June 05, 2020
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Propane tank explosion at Hampden waste plant injures worker and forces shutdown

Sam Schipani | BDN
Sam Schipani | BDN
The explosion of a propane tank on Thursday injured a worker and forced the temporary shutdown of the Coastal Resources of Maine waste processing plant in Hampden.

The explosion of a propane tank at a waste processing plant in Hampden on Thursday injured a worker and has forced the plant to temporarily shut down.

The propane tank came into the Coastal Resources of Maine plant with a delivery of household trash and exploded as it made its way through the plant’s processing equipment, said Shelby Wright, Coastal Resources’ director of community services.

The tank still had fuel in it, and the puncture caused a fireball that damaged the processing equipment. The Hampden Fire Department “had the fire contained and put out relatively quickly,” Wright said.

The explosion affected two workers who were nearby, and one suffered minor injuries, she said.

“It could have been a fair deal worse than it actually was,” Wright said. “We’re very lucky that it wasn’t worse.”

Propane tanks are considered household hazardous waste, and they are not allowed in the municipal waste stream. Wright encouraged residents to check with their local town offices or transfer stations to find out how they should dispose of hazardous waste in their areas.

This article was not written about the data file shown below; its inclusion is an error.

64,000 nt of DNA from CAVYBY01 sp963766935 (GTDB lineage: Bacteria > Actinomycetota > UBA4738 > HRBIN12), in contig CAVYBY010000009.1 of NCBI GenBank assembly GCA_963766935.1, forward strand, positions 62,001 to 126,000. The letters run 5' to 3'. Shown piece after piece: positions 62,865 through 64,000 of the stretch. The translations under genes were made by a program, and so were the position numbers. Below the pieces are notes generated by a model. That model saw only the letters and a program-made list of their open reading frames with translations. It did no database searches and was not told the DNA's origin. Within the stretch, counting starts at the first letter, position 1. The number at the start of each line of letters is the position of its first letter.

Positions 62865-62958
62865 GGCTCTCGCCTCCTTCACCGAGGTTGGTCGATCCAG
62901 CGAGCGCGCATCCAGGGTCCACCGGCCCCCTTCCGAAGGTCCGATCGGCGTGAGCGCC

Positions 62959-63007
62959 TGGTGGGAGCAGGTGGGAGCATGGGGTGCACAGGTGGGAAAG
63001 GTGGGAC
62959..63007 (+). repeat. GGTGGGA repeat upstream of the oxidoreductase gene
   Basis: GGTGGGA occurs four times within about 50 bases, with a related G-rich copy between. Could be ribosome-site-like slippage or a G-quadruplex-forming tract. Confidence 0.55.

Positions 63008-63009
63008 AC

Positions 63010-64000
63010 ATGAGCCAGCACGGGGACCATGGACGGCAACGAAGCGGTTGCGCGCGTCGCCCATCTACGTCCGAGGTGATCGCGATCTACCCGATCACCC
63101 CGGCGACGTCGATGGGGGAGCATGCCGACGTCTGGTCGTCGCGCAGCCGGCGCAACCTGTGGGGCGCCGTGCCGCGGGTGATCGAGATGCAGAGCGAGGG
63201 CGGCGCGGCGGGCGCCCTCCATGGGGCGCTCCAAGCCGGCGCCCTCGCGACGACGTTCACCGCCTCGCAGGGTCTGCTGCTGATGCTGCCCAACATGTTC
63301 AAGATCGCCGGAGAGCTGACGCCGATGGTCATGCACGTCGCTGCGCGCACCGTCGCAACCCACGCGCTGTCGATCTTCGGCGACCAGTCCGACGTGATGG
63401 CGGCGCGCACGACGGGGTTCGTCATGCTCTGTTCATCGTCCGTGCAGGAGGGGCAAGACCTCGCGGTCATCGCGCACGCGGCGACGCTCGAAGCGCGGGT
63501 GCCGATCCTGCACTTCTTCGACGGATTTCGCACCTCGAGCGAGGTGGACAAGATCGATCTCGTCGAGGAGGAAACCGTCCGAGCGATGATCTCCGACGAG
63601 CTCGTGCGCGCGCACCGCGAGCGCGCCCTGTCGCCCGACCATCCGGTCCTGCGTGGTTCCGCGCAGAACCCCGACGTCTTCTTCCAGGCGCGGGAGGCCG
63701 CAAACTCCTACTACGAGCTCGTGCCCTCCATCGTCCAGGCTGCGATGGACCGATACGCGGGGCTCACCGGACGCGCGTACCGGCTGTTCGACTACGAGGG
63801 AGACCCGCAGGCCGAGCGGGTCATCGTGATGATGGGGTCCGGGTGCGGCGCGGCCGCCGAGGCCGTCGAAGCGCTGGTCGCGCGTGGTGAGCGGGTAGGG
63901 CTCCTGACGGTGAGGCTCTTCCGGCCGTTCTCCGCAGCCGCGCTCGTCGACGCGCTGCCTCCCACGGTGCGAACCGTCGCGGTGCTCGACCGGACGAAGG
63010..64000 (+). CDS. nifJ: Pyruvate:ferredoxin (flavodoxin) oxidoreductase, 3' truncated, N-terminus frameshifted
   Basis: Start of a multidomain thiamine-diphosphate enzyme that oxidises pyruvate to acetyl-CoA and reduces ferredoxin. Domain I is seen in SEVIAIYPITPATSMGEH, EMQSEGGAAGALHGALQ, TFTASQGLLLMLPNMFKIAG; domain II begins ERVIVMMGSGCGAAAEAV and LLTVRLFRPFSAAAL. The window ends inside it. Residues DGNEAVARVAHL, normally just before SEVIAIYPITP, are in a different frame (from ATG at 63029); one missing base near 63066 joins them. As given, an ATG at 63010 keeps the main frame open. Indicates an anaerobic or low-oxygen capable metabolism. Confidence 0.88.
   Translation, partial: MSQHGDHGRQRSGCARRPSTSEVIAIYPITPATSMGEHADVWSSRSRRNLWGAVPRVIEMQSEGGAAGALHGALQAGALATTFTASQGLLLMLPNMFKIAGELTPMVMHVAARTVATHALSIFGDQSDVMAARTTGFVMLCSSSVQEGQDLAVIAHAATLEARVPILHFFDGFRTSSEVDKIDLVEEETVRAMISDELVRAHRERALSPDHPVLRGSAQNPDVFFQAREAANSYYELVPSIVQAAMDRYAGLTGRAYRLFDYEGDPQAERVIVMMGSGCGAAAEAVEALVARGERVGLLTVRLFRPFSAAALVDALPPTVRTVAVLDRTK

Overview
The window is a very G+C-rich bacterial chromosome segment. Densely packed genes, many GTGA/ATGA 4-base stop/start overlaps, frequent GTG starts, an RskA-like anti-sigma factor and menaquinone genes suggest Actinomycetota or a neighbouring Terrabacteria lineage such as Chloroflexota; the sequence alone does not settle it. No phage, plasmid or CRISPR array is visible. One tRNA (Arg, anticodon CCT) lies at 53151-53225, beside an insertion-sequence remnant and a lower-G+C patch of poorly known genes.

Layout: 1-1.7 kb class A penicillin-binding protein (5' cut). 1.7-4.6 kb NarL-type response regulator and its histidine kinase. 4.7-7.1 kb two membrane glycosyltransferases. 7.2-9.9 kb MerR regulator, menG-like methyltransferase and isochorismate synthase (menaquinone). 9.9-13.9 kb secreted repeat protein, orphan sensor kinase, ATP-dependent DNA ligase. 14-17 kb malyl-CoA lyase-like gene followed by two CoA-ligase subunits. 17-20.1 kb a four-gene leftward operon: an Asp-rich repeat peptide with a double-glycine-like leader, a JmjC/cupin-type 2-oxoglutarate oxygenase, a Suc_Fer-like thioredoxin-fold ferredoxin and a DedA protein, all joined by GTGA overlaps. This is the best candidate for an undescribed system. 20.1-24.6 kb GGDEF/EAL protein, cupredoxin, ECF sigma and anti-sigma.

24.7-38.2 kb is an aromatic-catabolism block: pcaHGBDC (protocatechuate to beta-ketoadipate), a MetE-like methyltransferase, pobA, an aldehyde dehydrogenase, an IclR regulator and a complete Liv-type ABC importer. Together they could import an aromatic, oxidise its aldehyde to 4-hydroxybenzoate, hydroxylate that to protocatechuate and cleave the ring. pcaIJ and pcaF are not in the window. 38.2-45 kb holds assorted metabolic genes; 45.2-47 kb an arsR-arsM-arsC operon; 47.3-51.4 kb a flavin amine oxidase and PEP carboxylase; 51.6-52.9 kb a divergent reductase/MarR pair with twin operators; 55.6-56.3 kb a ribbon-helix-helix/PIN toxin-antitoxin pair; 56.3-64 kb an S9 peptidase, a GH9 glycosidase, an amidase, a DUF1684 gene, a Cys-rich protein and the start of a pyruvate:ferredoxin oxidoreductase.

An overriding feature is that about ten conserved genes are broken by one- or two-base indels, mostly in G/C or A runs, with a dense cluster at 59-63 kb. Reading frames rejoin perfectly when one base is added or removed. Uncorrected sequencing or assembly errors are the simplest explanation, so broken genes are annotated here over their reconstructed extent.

“It’s a common material that needs to be specially disposed of,” Wright said.

The explosion could have happened at any point in the waste handling process, she said.

“It could have happened in the sanitation truck itself. In processing, it could have happened at any point on the line,” she said. “It made it through the line and got to a place where it made contact and was punctured, and it exploded.”

The plant, which opened at full capacity earlier this year, is shut down while Coastal Resources assesses the damage and makes needed repairs. While the plant is shut down, waste will instead go to landfills.

It’s too soon to estimate the cost of repairs or when the processing plant will reopen, Wright said.

“As soon as we’ve made the necessary repairs, we will be operational,” she said.

 


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